Invented in the Late 19th century by D.C. lobbyist Joe Rickey (At least that’s who is credited with having invented it), the rickey is a refreshing and slightly tart cocktail. This recipe is a brandy variation of the original whiskey-based rickey. More than just a recipe, the rickey became an archetype for many popular cocktails, even if you don’t realize they are structurally a rickey. The rickey cocktail structure is simple: 1/2 ounce (15 mls) citrus, 2 oz (60 mls) base spirit, and 5 oz (150 mls) carbonated beverage. For example, the rum and coke with a lime is a rickey, Dark ‘N’ Stormy, gin, and tonic; are all based on rickey structures.

What Does a Brandy Rickey Taste Like?

The Brandy Rickey has a refreshing and slightly tart taste with the taste of brandy coming through. A perfect sipper for a warm day.

Properly Adding Soda Water.

The essential ingredient in a rickey, I feel, is the soda water and how the cocktail is prepared. Of course, the spirit and citrus are the flavors you taste, but the soda water is what provides all the texture. If you prepare it to stay as bubbly as possible, you will have an outstanding cocktail. Still, if you don’t cool the ingredients or glass properly and stir it too violently, you will end up with a flat lame cocktail, similar to drinking a flat soda. Sure the flavor will be there, but it will be flat. So here is what you do. The two things you have control over are 1). the temperature, and 2). how violently you add the soda water. First, add the spirit and citrus to a glass filled with ice. Stir them together so that they get cold and the inside of the glass chills. Even better, you could chill the glass in the freezer first, but that requires forethought. Stirring with ice works well enough on the spot. Next, when you add the soda water, do it gently and only give the drink a couple of turns to mix the soda water with the spirit and citrus. Adding and stirring the soda water like this helps maintain as much carbonation as possible, and the bubblier it is, the more refreshing it will be.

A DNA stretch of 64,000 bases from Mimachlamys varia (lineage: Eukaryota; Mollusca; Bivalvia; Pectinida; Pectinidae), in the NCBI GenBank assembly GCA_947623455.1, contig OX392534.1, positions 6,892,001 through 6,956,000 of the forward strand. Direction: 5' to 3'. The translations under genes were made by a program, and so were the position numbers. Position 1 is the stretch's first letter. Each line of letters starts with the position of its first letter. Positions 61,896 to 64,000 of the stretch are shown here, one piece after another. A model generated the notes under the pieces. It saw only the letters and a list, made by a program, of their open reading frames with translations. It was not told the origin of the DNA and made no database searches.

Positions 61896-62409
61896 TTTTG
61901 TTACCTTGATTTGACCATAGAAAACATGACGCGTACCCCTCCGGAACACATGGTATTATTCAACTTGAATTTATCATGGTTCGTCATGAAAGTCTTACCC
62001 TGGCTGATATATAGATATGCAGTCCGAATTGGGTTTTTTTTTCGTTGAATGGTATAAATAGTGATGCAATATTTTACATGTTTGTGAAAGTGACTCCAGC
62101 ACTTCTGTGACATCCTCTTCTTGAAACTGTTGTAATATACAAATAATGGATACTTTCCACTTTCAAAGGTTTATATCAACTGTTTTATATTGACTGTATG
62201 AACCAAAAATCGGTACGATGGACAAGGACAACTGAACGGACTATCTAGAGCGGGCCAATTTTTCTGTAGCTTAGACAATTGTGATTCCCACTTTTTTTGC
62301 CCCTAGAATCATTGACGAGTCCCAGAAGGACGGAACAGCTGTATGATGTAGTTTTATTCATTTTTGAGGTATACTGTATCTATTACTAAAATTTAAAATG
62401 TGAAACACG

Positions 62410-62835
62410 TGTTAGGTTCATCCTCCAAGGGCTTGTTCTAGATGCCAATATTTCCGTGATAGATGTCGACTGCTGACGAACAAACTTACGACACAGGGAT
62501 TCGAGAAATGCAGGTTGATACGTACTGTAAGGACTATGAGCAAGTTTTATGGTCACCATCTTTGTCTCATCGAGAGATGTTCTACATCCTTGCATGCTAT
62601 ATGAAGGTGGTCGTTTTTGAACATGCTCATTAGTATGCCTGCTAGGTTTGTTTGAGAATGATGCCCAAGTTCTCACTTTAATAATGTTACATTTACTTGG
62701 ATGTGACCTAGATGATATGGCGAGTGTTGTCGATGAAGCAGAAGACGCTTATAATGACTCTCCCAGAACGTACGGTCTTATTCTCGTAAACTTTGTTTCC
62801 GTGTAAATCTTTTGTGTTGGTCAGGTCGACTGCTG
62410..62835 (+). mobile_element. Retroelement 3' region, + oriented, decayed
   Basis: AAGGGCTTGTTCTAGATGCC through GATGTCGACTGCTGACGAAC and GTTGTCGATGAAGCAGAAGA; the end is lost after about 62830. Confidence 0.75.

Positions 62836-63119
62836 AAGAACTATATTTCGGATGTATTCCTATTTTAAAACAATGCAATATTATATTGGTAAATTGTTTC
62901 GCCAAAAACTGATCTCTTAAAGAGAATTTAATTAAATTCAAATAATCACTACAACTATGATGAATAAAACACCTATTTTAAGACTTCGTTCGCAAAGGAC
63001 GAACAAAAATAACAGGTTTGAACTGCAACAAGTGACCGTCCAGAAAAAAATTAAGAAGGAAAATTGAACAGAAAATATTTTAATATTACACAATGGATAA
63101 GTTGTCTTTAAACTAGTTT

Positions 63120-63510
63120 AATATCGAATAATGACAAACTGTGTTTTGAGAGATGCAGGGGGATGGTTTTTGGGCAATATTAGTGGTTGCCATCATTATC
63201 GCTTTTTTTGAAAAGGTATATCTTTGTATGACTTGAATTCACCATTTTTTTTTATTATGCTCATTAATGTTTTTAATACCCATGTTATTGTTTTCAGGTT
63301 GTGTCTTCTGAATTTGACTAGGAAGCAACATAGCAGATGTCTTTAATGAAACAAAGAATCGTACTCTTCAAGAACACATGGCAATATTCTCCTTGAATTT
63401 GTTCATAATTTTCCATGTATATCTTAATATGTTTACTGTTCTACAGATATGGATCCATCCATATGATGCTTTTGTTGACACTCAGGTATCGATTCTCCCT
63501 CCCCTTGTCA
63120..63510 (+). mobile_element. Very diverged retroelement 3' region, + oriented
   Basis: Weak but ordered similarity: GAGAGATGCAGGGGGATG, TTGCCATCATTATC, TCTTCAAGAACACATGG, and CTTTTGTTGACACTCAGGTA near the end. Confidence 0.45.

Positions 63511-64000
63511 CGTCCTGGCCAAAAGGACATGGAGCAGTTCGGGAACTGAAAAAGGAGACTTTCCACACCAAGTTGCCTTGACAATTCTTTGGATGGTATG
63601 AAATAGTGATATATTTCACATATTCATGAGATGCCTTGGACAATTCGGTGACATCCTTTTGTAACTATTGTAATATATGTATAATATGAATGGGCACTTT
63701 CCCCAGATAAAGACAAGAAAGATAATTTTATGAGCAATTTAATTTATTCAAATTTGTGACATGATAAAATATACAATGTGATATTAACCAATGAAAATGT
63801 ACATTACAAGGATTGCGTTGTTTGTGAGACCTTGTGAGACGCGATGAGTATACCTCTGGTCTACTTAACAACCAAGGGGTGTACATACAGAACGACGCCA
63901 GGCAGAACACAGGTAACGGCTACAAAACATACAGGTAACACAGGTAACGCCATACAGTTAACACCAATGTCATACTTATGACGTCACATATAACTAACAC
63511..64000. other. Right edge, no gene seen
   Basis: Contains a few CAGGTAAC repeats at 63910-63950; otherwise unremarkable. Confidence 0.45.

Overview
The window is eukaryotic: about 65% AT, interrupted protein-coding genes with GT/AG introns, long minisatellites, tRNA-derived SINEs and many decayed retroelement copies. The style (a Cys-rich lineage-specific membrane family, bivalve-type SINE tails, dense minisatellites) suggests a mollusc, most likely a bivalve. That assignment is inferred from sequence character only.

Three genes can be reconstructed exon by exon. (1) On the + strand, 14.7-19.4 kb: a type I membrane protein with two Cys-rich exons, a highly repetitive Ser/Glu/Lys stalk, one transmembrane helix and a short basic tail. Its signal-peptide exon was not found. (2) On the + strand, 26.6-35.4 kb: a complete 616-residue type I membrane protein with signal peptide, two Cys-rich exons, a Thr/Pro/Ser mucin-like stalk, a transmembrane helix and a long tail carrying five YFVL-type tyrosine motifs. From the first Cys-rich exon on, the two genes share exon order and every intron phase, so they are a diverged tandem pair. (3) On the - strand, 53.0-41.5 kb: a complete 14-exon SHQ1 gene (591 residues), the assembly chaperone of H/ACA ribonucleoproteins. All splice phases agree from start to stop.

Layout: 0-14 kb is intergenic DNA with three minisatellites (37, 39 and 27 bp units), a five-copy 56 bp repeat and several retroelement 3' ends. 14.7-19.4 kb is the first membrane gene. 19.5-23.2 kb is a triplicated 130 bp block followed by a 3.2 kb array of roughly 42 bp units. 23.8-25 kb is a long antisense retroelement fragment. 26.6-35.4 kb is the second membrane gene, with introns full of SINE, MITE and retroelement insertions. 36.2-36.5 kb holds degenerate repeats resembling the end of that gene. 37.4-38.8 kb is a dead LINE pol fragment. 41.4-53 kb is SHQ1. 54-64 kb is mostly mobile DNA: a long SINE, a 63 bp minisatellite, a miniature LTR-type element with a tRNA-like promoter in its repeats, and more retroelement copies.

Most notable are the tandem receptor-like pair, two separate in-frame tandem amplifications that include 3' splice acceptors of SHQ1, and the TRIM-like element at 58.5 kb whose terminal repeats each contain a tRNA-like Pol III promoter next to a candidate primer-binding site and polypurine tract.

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Brandy Rickey

0 from 0 votes Only logged in users can rate recipes
Course: DrinksCuisine: American
Servings

1

servings
Calories

135

kcal
ABV

10%

Total time

3

minutes

Learn how to make the a Brandy Rickey.

Ingredients

  • 1/2 oz Lemon Juice

  • 2 oz Brandy

  • 5 oz Soda Water

Directions

  • Fill your serving glass with ice. Combine all ingredients except for the soda water in the glass
  • Stir and combine the ingredients and at the same time chilling the glass. Top off with more ice if you need to.
  • Lastly gently add the soda water to maintain its carbonation and give a couple gentle stirs to mix.